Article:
Native American Democrat Defends Warren: I’d ‘Never Tell Someone How They Should Identify Themselves’

Rep. Deb Haaland (D., N.M.) defended Sen. Elizabeth Warren (D., Mass.) on Monday after more controversy over the presidential candidate's former identification as "American Indian," saying she'd never tell someone "how they should identify themselves."

Warren, who officially announced her 2020 bid for the White House on Saturday, apologized last week after the Washington Post reported she listed her race as "American Indian" on a 1986 Texas state bar registration. She also apologized to the Cherokee Nation for muddying the waters about tribal citizenship when she released a DNA test in October purporting to vindicate her longtime claims of Native American ancestry.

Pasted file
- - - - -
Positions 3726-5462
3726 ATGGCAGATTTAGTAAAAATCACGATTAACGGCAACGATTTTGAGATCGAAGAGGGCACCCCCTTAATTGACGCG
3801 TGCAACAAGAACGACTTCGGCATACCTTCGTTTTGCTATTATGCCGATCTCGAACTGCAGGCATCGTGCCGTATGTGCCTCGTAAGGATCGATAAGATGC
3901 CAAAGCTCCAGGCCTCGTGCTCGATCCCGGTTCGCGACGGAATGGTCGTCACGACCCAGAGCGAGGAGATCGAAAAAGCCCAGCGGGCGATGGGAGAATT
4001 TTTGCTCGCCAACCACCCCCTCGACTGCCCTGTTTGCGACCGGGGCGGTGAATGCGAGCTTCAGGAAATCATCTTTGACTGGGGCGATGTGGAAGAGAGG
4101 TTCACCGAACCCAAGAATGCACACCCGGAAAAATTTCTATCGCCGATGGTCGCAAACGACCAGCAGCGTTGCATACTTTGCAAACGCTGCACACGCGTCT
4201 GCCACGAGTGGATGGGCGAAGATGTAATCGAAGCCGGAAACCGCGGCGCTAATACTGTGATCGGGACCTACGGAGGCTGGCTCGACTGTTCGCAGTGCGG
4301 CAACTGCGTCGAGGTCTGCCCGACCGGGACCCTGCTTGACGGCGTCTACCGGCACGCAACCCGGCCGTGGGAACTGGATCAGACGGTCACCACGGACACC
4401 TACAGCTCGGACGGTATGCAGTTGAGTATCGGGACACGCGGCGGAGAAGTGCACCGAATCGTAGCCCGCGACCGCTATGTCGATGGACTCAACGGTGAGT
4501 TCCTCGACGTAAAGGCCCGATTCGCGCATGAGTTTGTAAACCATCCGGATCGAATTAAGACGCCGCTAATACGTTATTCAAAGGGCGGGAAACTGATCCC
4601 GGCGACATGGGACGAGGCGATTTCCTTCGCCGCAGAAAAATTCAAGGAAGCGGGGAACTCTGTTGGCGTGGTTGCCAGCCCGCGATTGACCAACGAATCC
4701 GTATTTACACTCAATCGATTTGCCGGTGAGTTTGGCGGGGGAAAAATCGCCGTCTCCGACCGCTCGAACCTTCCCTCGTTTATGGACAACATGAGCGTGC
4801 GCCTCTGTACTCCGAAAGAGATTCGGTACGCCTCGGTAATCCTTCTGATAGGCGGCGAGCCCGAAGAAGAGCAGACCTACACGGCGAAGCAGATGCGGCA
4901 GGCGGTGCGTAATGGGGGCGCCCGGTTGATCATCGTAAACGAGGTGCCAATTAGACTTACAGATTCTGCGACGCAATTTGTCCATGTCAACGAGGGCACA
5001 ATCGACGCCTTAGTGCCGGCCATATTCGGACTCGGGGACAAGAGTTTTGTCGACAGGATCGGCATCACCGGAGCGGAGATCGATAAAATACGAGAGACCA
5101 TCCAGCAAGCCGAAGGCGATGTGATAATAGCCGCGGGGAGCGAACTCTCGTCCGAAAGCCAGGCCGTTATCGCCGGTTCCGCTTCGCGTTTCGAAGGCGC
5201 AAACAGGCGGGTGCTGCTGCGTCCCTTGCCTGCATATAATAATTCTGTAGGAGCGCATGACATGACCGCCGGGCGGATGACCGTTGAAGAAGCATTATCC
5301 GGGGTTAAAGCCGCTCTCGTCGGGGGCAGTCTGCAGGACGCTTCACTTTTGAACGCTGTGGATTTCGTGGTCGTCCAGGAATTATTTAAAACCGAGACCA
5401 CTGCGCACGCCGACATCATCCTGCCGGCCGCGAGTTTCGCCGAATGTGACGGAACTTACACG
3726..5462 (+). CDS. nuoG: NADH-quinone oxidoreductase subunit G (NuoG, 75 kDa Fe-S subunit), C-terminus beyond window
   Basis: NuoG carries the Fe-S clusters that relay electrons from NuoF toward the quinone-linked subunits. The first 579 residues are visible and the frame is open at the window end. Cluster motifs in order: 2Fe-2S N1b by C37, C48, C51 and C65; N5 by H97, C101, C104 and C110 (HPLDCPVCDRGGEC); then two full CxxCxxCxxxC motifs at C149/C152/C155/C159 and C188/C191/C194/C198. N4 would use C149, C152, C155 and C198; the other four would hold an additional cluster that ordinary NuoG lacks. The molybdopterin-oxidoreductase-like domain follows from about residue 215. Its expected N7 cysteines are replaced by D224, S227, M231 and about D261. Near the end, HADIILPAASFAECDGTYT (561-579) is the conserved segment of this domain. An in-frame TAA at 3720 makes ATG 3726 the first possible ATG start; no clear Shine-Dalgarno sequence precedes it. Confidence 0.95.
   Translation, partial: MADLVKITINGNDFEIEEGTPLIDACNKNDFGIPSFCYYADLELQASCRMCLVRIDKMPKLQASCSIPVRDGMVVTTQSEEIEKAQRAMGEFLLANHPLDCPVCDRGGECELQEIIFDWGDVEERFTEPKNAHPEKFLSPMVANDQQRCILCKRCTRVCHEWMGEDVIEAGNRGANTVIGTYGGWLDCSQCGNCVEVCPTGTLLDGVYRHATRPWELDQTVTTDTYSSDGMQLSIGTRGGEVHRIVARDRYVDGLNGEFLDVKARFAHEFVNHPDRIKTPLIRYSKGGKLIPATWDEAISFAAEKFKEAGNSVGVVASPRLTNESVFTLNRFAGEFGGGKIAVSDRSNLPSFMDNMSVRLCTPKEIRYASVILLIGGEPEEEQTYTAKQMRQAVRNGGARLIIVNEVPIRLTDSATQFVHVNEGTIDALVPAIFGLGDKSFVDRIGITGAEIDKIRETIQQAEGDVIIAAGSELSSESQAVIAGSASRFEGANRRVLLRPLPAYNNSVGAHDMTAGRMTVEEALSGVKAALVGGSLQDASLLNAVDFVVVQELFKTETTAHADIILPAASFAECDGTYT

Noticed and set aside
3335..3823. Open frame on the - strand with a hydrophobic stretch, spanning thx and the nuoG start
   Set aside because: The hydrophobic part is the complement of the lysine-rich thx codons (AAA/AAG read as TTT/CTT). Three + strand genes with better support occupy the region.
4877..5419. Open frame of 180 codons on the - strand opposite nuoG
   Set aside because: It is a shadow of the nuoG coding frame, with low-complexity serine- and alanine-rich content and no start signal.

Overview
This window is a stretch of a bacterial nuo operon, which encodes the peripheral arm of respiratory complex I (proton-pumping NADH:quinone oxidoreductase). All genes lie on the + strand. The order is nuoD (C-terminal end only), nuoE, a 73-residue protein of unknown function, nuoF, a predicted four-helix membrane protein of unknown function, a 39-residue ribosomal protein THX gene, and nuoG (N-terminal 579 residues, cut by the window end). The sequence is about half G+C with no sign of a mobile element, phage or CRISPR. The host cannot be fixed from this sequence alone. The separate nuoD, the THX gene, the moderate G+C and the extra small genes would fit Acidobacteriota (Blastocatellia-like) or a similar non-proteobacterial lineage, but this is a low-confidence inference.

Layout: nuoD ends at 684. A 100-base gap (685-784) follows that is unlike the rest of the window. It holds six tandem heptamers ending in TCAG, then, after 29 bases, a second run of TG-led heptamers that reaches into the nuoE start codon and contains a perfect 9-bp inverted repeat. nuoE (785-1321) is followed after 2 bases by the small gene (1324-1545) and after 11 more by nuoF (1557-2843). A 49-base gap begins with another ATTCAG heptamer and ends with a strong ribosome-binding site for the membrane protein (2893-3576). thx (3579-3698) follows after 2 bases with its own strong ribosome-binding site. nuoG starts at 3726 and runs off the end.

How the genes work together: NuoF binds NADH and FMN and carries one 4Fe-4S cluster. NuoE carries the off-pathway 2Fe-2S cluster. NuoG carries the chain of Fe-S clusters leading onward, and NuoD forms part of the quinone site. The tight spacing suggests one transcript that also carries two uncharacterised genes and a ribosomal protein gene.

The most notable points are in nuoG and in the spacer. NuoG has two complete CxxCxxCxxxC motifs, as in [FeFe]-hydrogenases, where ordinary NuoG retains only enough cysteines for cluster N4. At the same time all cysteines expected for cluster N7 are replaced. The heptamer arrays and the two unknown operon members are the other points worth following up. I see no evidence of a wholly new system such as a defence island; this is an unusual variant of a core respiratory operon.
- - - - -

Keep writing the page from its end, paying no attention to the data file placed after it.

Haaland, however, suggested in a CNN interview that "someone decides on their own" how to identify themselves and it wasn't her place to tell them otherwise. She is one of two Native American women in Congress.

"I am an enrolled member of a tribe in New Mexico. Senator Warren is very cognizant of the fact that tribes determine tribal membership," Haaland said. "She wasn't trying to be an enrolled member of the tribe. Also, I would never tell anyone how they should identify themselves. Someone decides on their own."

"What I know about Senator Warren is that she has fought for working families for a heck of a long time," she added. "She has returned billions to Americans who have been ripped off by big banks, and I'd like to see her and she will continue to work hard for working families and make sure that people have a fair deal in this country."

Warren implied in remarks to reporters last week that there were forms in addition to the state bar document where she called her race "American Indian."

"During this time period, this is consistent with what I did, because it was based on my understanding from my family's stories," she said.